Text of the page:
Illustration for article titled Chu Chu Rocket Will Make It Harder To Knock iPad Gaming

The iPad is not a Dreamcast, but it plays Chu Chu Rocket. It runs an upcoming port of the classic well, Sega proved when they brought it to New York this week.


Chu Chu Rocket is one of those classics I never played. A favorite of fans of Sega's final gaming console, the Dreamcast, it is a frantic puzzle game enjoyed solo or against friends. The playing field is a grid on which cartoon mice and cats scurry. The player needs to lay path-defining arrows on the grid to get the mice — and not the cats — into a goal. In multiplayer the player wants to sends cats and no mice to the other player's goal. This all happens briskly. On the iPhone and iPad this all happens by touch.

Above: Footage of the original Dreamcast version of Chu Chu Rocket, not this month's visually-similar iPad update


The iPad, iPod Touch and iPhone versions of Chu Chu Rocket launch later this month and are, a Sega rep told me as I played, faithful ports of the original game's mode than 140 puzzles and 25 challenges. The presentation has changed and the controls are new but the content is not.

To play the game on an iMachine, the gamer swipes their finger on the grid square where they want to draw an arrow, in the direction they want it drawn. Simple. Perfect.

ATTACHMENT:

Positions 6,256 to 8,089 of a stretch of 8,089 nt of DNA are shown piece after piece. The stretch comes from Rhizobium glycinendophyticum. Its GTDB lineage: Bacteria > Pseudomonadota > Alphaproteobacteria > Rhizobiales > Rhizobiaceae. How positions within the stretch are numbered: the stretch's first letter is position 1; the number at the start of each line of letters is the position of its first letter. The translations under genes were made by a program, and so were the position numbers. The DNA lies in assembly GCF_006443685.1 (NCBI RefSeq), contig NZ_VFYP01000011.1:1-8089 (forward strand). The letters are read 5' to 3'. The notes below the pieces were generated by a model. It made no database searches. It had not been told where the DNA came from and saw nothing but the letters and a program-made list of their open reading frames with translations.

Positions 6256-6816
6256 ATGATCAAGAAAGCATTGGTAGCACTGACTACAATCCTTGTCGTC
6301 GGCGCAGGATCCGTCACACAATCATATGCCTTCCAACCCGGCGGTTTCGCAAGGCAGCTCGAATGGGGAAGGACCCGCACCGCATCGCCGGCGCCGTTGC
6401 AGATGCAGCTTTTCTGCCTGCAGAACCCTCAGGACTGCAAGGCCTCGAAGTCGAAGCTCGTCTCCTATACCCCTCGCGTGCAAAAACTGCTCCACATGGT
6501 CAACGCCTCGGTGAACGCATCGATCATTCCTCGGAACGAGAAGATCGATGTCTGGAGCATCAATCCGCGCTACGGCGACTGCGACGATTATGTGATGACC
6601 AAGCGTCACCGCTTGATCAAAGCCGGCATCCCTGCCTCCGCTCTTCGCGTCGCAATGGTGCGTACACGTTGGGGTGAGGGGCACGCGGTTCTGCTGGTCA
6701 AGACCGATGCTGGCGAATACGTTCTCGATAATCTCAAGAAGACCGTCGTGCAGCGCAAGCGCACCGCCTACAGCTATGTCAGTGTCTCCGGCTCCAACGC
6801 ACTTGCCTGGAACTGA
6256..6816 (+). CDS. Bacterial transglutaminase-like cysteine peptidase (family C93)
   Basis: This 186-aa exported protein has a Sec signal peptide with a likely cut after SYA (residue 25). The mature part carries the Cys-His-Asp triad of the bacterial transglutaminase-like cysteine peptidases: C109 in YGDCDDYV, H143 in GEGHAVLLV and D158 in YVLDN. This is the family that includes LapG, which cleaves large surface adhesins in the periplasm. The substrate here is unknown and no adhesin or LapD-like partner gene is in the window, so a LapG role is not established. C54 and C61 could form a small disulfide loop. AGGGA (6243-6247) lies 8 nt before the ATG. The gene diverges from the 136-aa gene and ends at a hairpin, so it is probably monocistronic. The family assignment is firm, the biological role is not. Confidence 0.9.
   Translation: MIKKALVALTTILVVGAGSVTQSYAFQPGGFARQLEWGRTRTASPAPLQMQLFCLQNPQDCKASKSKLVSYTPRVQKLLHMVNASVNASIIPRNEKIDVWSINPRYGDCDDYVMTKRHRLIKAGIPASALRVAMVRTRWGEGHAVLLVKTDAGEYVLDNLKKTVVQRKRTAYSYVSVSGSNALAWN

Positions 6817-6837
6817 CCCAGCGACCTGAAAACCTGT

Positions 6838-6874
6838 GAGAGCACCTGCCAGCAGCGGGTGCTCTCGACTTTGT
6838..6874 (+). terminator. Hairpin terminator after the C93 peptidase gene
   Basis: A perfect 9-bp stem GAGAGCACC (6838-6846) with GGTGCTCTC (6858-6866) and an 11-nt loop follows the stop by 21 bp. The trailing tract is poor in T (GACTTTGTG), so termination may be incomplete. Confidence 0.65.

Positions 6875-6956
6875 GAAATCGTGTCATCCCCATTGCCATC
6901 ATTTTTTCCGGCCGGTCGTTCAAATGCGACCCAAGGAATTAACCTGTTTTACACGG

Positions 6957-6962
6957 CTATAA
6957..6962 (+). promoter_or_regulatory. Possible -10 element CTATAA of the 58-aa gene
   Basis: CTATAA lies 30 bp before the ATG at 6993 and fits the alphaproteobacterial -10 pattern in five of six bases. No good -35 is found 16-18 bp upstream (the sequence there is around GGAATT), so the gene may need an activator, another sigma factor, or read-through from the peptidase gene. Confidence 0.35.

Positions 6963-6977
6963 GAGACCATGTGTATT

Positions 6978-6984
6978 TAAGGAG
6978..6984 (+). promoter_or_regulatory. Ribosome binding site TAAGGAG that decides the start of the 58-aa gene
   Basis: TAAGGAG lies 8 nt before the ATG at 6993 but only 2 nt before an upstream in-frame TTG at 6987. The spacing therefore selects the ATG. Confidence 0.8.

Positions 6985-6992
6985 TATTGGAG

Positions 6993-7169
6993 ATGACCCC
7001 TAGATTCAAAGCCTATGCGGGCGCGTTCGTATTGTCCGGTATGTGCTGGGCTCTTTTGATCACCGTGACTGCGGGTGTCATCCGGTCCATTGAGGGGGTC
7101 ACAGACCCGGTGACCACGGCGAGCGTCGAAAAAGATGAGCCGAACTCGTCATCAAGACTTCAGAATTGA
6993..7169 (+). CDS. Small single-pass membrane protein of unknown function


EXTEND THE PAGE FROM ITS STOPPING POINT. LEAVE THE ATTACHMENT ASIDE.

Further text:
The game can be played over Wi-Fi or Bluetooth connection, though buyer beware how well that works. The venue where I played the game had a weak Wi-Fi signal which, Sega people said, was why the lag during a head-to-head match was so bad that they only let me be a host, not a guest. Host systems had no lag. Hopefully this was only the fault of that weak signal.

The iPad version I played also supports single-system multiplayer. Up to four players can compete on one grid thanks to the system's support for lots of simultaneous taps and swipes.


Chu Chu Rocket is new to me, but for gamers who have played through all of this content on the Dreamcast already, there is hope of something new. Sega reps said they would like to offer new levels via free and paid downloadable content.

The game controlled superbly on the iPad, as if it was conceived for the system. It could prove to be one of the rare fantastic iPad games, good progress for a young machine lacking top titles.



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